5. Offer the option to send an SMS or push notification to the account owner’s iPhone or iPad immediately after a purchase
  6. Make refunds easier to requests. Currently you can only request a refund within the desktop version of iTunes, and it’s extremely difficult to find
  7. Add more detail to IAPs in Recent Purchases UI by naming the host app in which the IAP occurred

The problem is that Apple took in $10 billion in revenue from the App Store in 2013, so there’s a strong disincentive to them doing anything that curbs its ferocious rate of sales. (Read more at ZDNet).

What’s your take?

PPUG November 9, 2013 — Wrap-up, links and presentation

Posted by:
Date: Saturday, November 23rd, 2013, 20:45
Category: Meetup, PPUG, User Group

ppug-meeting-2013-1109 001

Last weekend’s PPUG meeting was a resounding success!

In case you missed it, here are links to the products that Jason talked about:

Download Jason’s presentation in both Keynote or PDF formats.

Rob Parker talked about the following;

Youngmoo Kim talked about:

We hope that you can make it to our next meeting.

PPUG Meets in Philadelphia this Saturday, November 9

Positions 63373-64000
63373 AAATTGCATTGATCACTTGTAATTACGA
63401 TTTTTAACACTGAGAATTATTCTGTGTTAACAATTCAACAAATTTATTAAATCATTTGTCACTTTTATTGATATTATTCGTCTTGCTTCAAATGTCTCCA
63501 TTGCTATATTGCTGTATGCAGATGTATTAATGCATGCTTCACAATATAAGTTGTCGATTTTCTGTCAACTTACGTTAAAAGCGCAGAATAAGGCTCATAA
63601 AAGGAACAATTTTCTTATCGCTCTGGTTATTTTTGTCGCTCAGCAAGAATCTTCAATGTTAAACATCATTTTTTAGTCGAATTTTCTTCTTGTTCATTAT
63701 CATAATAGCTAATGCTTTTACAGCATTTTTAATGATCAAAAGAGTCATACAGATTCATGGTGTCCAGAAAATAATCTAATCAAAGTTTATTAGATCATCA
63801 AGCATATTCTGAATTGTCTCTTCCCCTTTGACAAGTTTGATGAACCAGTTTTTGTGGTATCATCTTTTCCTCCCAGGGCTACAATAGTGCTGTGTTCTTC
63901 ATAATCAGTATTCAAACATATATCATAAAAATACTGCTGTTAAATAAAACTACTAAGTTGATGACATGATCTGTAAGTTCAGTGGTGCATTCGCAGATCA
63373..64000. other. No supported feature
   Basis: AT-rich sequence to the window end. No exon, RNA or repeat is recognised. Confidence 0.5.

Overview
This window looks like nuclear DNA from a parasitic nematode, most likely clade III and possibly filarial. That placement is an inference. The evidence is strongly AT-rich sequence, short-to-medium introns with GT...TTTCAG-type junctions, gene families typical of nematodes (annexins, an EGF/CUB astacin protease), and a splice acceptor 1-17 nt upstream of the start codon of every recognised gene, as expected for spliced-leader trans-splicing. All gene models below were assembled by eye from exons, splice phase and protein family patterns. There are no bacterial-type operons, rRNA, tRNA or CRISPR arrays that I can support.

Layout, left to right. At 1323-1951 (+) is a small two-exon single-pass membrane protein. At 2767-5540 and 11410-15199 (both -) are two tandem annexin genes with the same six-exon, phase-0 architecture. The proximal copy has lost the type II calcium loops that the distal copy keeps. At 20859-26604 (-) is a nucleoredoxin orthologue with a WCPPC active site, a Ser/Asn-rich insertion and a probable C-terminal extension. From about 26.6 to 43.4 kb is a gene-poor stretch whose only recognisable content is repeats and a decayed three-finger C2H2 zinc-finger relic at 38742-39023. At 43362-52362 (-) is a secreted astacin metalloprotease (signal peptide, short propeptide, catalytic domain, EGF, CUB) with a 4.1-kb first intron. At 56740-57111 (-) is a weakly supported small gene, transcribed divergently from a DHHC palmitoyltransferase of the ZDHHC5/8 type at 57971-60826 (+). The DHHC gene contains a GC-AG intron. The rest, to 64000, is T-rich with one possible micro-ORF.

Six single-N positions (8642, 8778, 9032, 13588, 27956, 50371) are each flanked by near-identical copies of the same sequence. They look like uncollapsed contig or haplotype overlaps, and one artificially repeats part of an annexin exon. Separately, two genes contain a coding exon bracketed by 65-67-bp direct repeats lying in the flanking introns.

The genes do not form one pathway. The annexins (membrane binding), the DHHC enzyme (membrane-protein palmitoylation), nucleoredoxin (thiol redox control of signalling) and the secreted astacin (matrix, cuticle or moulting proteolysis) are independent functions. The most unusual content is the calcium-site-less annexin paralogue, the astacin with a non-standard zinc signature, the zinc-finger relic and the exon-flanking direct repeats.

Posted by:
Date: Friday, November 8th, 2013, 20:28
Category: Meetup, User Group us for a spectacular autumnal meeting on Saturday, November 9, 2013 at noon.

The Philadelphia PowerBook Users Group (PPUG) will hold its pre-holiday festival meeting from 12 noon to 3 p.m. at the beautiful Manayunk Brewing Company. We usually have lunch (and a brew) while we talk mobile computing.  We will need to leave the Brewery promptly by 3pm because another group will be using the room.  So that means we will get started promptly at noon.

I’ll be on hand with PPUG co-founders Rob Parker, Bob Snow and Youngmoo Kim to talk about latest developments in mobile computing, including new Macs, iPads, iPhones, and the latest Apple developments right up to the date of the meeting.  Topics will include new iPhones, iOS 7, Mavericks, the new iPads, and Frax, the amazing new app Kai Krause and company.

Come hear special presentations from our panel and some fabulous demos as well. Additionally, we have lots of give aways courtesy of and provided by Sandy Foderick of Apple User Group Resources. Of course we’ll have a healthy serving of Q&A.

Join us for a great meeting, it’s free and open to you and your guests. Feel free to bring items to sell or swap as well.


Manayunk Brewing Company
4120 Main Street
Philadelphia, PA 19127

If you are part of a Mac User Group, then forward this announcement to your membership.  All are welcome!


Why the Mac (still) beats the PC

Posted by:
Date: Tuesday, October 8th, 2013, 08:25
Category: Apple, Opinion